This article continues the story of the work by IOCC during and after 2015. It describes programme phase-out and transition of acute malnutrition treatment services to the public health services in Lebanon, aiming to institutionalise them. This was achieved through a preparation and implementation phase involving co-review of programme materials and forms with the MoPH and UNICEF, recruitment of nutrition mentors and internal training of trainers (TOT), training rollout, and coaching, mentoring and monitoring of implementation.
During phase 1 of the programme (ibid), IOCC screened 60,000 children under five years of age for acute malnutrition; 2,400 cases were identified and treated. Forty-two PHCs were engaged in the screening and treatment of malnutrition through support from IOCC human resources. Starting at the end of 2015, the MoPH conducted a cost-benefit analysis of the nutrition programmes in Lebanon. Based on this and available data on the nutritional status of children, it developed a recommended integration of activities within its network of PHCs to enable sustainability of activities and preparedness of centres to respond.
IOCC’s role accordingly changed drastically from frontline, direct contact with beneficiaries to trainer and mentor for the implementation of an integrated programme. Activities were revised and implemented as per MoPH recommendations. A new programme was developed – Phase 2 – focused on capacity-building and provision of on-the-job support (mentoring) for PHCs within the MoPH network, alongside other non-governmental organisations (NGOs), Relief International and AVSI (www.avsi.org). The programme also involved support to PHCs to report on the nutrition indicators of all children under five years old as part of the Health Information System (HIS), training of mobile team staff of a local NGO on screening and referral of acute malnutrition at the field level, and training a selected number of Ministry of Social Affairs (MOSA) Social Development Centres (SDCs) on screening and referral of acute malnutrition.
In terms of nutritional status, global acute malnutrition prevalence was low (4.5%, SMART surveys, 2012, and 2.2% in the most recent SMART survey of 2013 (UNICEF, 2014). Anthropometric results of refugee children 0-59 months from the 2016 Vulnerability Assessment of Syrian Refugees (VASyr) data show a GAM rate of 2.3%, which indicates stability throughout the years.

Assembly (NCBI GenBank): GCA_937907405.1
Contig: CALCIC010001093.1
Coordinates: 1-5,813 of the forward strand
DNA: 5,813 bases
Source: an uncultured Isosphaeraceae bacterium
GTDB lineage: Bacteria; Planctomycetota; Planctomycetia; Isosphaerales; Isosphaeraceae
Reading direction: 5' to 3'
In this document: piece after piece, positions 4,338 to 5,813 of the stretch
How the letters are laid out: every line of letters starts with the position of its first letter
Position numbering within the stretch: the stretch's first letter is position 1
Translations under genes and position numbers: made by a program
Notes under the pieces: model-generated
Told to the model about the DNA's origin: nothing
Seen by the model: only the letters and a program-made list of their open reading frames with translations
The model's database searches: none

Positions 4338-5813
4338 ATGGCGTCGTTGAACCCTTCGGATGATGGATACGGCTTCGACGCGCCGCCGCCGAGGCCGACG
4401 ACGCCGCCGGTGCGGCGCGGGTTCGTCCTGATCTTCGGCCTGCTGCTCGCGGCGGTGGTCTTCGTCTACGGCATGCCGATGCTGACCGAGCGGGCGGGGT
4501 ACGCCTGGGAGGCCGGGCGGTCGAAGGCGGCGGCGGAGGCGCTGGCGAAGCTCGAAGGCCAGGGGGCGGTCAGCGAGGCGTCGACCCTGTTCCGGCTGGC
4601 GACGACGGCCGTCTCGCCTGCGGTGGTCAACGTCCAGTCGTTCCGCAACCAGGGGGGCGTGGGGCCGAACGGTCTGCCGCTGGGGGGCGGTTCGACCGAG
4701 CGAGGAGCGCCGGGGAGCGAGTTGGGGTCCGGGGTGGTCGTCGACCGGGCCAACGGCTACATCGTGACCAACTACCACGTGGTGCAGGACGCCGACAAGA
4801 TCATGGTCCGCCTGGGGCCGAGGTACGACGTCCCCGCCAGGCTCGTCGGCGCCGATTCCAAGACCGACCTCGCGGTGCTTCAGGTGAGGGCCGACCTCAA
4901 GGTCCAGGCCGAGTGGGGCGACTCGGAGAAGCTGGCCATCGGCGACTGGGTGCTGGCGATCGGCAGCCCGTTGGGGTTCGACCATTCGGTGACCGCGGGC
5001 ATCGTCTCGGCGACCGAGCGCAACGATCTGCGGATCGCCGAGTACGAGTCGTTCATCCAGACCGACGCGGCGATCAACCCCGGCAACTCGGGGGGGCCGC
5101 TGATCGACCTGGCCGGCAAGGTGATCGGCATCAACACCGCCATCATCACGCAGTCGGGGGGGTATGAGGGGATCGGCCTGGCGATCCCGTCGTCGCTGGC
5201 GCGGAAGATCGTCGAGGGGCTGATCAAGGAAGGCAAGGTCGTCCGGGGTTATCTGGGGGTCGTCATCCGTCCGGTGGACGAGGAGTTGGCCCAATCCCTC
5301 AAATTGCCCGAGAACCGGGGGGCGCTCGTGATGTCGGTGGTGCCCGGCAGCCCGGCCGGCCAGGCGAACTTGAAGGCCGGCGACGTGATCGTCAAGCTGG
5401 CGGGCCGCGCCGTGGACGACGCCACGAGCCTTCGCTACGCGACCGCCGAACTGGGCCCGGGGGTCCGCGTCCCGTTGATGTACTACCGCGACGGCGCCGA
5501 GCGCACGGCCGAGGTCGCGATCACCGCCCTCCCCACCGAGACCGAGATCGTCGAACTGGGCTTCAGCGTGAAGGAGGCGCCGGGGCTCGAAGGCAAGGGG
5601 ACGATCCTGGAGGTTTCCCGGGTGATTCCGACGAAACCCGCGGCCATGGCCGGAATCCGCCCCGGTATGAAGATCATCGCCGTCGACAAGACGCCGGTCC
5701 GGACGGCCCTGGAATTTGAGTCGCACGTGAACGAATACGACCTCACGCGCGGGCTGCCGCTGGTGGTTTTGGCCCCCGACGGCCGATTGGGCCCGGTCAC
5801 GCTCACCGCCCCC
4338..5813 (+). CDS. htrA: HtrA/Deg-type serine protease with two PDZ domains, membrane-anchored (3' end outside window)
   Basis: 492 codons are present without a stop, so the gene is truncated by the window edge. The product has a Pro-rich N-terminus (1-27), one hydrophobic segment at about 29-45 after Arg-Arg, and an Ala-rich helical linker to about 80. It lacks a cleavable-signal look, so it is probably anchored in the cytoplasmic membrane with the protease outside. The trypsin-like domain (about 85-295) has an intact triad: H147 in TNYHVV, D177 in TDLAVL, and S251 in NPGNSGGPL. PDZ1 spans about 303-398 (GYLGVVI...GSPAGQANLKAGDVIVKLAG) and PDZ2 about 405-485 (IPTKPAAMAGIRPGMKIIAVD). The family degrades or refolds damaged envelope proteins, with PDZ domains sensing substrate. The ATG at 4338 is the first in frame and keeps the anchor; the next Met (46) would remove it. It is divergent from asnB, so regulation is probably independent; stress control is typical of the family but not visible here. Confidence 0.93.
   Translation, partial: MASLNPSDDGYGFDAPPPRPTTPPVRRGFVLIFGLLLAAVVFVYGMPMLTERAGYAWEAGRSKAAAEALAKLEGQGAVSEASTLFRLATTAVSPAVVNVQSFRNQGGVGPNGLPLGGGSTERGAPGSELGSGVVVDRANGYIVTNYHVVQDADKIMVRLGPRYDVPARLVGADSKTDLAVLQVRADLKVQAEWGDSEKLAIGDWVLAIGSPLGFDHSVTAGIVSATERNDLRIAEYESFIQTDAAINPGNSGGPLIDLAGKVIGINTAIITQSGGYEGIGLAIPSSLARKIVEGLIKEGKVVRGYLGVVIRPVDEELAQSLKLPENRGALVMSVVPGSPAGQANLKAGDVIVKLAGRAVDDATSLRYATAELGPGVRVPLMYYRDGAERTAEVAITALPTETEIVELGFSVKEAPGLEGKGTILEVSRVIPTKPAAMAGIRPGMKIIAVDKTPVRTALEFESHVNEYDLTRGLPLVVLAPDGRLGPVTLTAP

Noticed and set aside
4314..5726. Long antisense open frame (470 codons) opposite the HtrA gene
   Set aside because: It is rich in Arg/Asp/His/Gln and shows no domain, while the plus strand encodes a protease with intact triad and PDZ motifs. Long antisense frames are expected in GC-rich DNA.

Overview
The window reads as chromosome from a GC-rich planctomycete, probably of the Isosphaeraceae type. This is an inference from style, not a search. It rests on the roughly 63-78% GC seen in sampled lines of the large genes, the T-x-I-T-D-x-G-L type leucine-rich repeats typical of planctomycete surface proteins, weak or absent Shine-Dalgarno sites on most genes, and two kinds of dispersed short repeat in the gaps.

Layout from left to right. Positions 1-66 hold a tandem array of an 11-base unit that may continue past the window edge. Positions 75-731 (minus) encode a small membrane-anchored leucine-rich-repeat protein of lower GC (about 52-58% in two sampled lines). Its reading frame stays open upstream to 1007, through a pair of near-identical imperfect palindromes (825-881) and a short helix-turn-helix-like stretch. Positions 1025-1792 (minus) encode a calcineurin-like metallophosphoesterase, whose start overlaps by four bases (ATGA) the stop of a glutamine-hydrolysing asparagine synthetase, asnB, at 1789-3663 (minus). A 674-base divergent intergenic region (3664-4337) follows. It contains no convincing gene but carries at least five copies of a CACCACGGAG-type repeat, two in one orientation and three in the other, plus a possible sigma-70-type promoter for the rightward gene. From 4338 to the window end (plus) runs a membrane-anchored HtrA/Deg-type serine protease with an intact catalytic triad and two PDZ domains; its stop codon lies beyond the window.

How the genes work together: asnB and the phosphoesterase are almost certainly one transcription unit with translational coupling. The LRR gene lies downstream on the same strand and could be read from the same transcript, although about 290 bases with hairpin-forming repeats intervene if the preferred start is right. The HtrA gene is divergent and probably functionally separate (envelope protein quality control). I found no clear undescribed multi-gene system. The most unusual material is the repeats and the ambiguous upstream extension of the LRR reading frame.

However, the latest 2016 VASyr (WFP, UNHCR, UNICEF, 2016) also reveals significant causes for nutrition concern; in particular, a high disease burden among children under five years old and inappropriate infant and young child feeding (IYCF) practices. While there was a small increase in exclusive breastfeeding (EBF) rate compared with 2015, only 3% of children aged 6-23 months met the minimum acceptable diet; 15% of children aged 6-17 months met the WHO recommended minimum diet diversity thresholds; and 18% of children aged 6-23 months met the WHO recommended acceptable meal frequency. Also, only 62% of children aged 6-23 months were found to consume solid foods.
Until 2015, the cost of treatment of malnutrition, including transportation of families to and from the PHC, was supported by UNICEF, UNHCR and other NGOs. Programme supplies including ready-to-use supplementary food (RUSF) and ready-to-use therapeutic food (RUTF) were provided by UNICEF and distributed through IOCC. UNICEF and MoPH jointly covered the cost of treatment in Phase 2. Supplies were provided to PHCs by UNICEF and provided free to families. A subsidised cost for the medical consultation was paid by the families; Syrian refugees get further subsidised costs from supporting NGOs. In Phase 2, programme data on caseload and nutritional status of children attending PHCs was sent directly to the MoPH by the PHCs, rather than being compiled by IOCC.